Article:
Phasic inhibition of dopamine uptake in nucleus accumbens induced by intravenous cocaine in freely behaving rats

E. A. Kiyatkin, D. E. Kiyatkin, G. V. Rebec

Research output: Contribution to journalArticlepeer-review

52 Scopus citations


A new approach combining fast-scan cyclic voltammetry with iontophoretic dopamine delivery was used in freely behaving rats to evaluate the time-course of dopamine uptake inhibition in nucleus accumbens induced by intravenous cocaine at a dose (1.0mg/kg) known to maintain self-administration behavior. Cocaine significantly increased the decay time of the dopamine response without altering its magnitude or time to peak. An increase in decay time was evident at 2min, peaked at 6min (+87%), and decreased to baseline at 18min after a single cocaine injection. The change in decay time was similar in all rats and remained essentially the same, albeit slightly larger, for subsequent cocaine injections both within a session and over repeated sessions. The change in dopamine decay time did not correlate with cocaine-induced motor activation, which was maximal during the first minute after injection and decreased slowly over the next 20min.Our data provide direct evidence for a phasic change in dopamine uptake induced by intravenous cocaine under behaviorally relevant conditions. The relatively slow and gradual development of dopamine uptake inhibition, which peaks at times when behaving rats self-inject cocaine, is inconsistent with the suggested role of this mechanism in the acute rewarding (euphoric) effects of self-injected cocaine, but supports its role in the activational and motivational aspects of drug-seeking and drug-taking behavior. Because intravenous cocaine enters the brain rapidly and peaks in neural tissue (1-2min) long before it effectively inhibits dopamine uptake (6min), it appears that some of the acute psychoemotional ('rush'), behavioral, autonomic, and neuronal effects of this drug, which are apparently resistant to dopamine receptor blockade, are mediated via rapid central or peripheral mechanisms independent of monoamine uptake. Copyright (C) 2000 IBRO.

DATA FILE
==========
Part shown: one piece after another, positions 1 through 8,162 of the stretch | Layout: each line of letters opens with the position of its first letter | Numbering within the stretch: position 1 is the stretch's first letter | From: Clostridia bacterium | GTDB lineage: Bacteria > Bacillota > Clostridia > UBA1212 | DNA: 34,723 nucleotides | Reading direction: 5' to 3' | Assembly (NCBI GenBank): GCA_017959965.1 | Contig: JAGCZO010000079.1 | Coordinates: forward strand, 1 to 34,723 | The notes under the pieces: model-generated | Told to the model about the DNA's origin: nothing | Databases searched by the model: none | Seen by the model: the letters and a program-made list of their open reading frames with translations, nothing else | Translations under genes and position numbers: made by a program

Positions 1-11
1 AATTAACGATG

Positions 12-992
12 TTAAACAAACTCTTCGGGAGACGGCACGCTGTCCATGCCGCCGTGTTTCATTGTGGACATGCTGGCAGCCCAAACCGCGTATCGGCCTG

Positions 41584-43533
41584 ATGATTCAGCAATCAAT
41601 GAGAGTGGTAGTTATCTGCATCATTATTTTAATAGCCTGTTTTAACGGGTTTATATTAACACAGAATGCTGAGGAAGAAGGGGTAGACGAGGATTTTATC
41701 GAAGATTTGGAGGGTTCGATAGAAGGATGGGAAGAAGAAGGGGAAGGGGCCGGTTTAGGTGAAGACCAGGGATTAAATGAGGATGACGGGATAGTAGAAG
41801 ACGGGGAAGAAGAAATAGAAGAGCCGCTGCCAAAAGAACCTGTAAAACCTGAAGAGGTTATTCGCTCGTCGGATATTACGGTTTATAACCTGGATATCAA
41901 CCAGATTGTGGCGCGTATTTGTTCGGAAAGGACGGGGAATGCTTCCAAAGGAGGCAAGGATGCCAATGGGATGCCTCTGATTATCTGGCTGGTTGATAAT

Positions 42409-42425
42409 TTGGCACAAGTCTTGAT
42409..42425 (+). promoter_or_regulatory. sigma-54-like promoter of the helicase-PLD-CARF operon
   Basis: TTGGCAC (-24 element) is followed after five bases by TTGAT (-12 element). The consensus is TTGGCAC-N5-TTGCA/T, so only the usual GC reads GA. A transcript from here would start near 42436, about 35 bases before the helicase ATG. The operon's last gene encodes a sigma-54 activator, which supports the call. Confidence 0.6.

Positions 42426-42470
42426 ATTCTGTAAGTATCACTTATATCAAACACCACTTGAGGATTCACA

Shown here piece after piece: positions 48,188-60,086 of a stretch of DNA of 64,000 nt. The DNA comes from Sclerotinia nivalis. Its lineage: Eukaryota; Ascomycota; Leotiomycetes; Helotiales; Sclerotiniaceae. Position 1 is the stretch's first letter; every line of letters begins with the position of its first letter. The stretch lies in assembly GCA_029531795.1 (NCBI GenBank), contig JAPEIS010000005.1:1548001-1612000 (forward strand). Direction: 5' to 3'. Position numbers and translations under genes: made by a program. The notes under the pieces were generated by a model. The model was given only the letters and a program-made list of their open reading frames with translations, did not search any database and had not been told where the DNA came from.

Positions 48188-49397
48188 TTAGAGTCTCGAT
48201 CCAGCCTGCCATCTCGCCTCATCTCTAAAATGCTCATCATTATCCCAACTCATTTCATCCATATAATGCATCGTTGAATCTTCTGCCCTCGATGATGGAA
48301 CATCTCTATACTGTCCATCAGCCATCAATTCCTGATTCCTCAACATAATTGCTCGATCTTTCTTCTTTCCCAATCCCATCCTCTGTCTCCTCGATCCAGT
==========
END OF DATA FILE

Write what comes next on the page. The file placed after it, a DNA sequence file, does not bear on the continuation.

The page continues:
Original languageEnglish (US)
Pages (from-to)729-741
Number of pages13
Issue number4
StatePublished - Jul 2000
Externally publishedYes


  • Addictive behavior
  • Cocaine self-administration
  • Dopamine uptake
  • Reward (euphoria)
  • Voltammetry

ASJC Scopus subject areas

  • Neuroscience(all)


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